Mireille Louis Charles woke up at 5:30 a.m. Tuesday sweating and with her stomach in knots.
She couldn’t shake the painful memories of Jan. 12, 2010, that kept spinning in her head.
She remembered the conversation she had with her cousin six years ago, only moments after a 7.0 earthquake rattled her native Haiti.
“I remember saying is everything OK and then the line went dead,” she said.
For four days Charles, executive director of the Green Family Foundation in Miami Beach, waited for news. And while her cousin survived, Charles said knowing that more 300,000 people were killed from the quake is still hard for her to process.
"Those people did not wake up that day thinking about death," she said, fighting back tears. “Everyone lost someone.”
Charles was one of dozens who gathered at the statue of Toussaint L'Ouverture on North Miami Avenue and Northeast 62nd Street in Little Haiti on Tuesday to mark the sixth anniversary of the deadly quake.
At 4:53, the moment that the quake struck just southwest of Port-au-Prince, the Haitian capital, attendees bowed their heads in silent prayer.
The group, carrying the Haitian flag and signs including Let Haiti Live, marched along busy Northeast 62nd Street to the Little Haiti Cultural Center for a program that included songs, prayers and speeches.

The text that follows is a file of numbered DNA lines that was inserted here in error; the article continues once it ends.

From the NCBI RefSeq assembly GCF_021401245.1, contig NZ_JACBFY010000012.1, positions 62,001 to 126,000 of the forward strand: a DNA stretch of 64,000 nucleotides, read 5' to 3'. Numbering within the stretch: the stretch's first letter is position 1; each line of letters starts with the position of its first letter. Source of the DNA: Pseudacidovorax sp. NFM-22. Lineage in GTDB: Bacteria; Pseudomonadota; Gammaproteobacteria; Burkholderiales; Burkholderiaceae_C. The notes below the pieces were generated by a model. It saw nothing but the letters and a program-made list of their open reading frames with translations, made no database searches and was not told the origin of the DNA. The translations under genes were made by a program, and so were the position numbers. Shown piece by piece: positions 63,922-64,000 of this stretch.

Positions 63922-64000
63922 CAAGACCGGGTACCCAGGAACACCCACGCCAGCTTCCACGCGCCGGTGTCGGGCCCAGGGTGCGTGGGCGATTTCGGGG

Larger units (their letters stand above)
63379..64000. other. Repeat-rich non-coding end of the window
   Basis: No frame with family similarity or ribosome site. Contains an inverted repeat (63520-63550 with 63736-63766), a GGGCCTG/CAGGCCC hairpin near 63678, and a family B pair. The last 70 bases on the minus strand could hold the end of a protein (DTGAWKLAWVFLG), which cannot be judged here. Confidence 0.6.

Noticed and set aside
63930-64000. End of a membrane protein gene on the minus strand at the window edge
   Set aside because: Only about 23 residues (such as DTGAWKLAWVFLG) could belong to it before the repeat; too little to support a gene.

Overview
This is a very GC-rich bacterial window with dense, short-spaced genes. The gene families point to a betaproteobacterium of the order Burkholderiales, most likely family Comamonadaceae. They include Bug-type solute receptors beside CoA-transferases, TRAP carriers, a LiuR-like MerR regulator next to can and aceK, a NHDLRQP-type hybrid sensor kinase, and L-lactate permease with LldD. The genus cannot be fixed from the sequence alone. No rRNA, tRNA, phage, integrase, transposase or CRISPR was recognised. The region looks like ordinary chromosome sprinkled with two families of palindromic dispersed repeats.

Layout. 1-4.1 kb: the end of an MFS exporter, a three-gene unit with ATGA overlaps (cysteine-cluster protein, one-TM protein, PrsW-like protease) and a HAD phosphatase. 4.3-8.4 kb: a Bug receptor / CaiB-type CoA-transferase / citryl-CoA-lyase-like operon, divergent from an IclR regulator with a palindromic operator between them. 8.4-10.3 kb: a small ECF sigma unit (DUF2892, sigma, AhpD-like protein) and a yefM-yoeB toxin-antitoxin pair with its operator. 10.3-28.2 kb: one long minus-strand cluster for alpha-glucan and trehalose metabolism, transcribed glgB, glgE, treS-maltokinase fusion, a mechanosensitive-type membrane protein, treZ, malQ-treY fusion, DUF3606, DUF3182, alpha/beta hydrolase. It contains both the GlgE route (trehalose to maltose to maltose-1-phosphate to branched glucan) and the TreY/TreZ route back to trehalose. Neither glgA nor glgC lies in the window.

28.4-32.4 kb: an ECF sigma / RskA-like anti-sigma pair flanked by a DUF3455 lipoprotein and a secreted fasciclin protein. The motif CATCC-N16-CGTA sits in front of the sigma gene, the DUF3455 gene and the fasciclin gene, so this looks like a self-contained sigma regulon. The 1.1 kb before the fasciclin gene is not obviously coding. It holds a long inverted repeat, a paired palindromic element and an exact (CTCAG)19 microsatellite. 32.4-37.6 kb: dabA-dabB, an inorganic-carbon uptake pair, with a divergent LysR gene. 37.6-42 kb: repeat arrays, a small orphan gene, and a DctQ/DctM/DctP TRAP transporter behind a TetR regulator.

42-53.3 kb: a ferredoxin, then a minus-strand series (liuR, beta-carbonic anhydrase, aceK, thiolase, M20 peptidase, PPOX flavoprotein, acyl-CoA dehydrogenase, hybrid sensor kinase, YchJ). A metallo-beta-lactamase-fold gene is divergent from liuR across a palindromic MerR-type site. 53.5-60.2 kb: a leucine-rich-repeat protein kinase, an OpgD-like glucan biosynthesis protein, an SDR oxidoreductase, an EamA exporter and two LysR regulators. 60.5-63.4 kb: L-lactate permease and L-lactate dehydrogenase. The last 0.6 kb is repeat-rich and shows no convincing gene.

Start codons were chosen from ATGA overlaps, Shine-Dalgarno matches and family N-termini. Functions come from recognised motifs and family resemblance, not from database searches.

Among those who walked was Lisa and Albert Gemmen, who adopted their 5-year-old daughter Sonia from Haiti and are in the process of adopting a 6-year-old girl from Haiti.
“So many lives were lost and so many children were left orphaned,” said Lisa Gemmen. “It is important that the community comes together to grieve.”
Sandy Dorsainvil, the cultural center manager, told attendees that nearly one-third of the country’s population was affected.
“Six years later, scars of the tragedy remain at home and abroad,” she said.
Former Haitian Prime Minister Laurent Lamothe said it was fitting for him to attend the anniversary program. Lamothe, who lives in Haiti, said when the quake struck he was visiting South Florida and happened to be eating in a restaurant in Little Haiti with Michel Martelly, the country’s current president.
“It was the worst tragedy in our history,” he said. “It is important for people to stay united and remember those who were lost.”
Lamothe said the tragedy needs to be something Haiti learns from, including building a better infrastructure and developing a stronger emergency response plan.
But some in the crowd were critical of Lamothe and Martelly, saying they did not do enough to help the Haitian people.
“They wasted the money,” he said. “People needed help and they didn’t get it.”
And while concerns about Haiti continue, Marleine Bastien, executive director of Haitian Women of Miami, said Tuesday was really about standing in solidarity with the people of Haiti.
“We want them to know that we will never forget,” she said.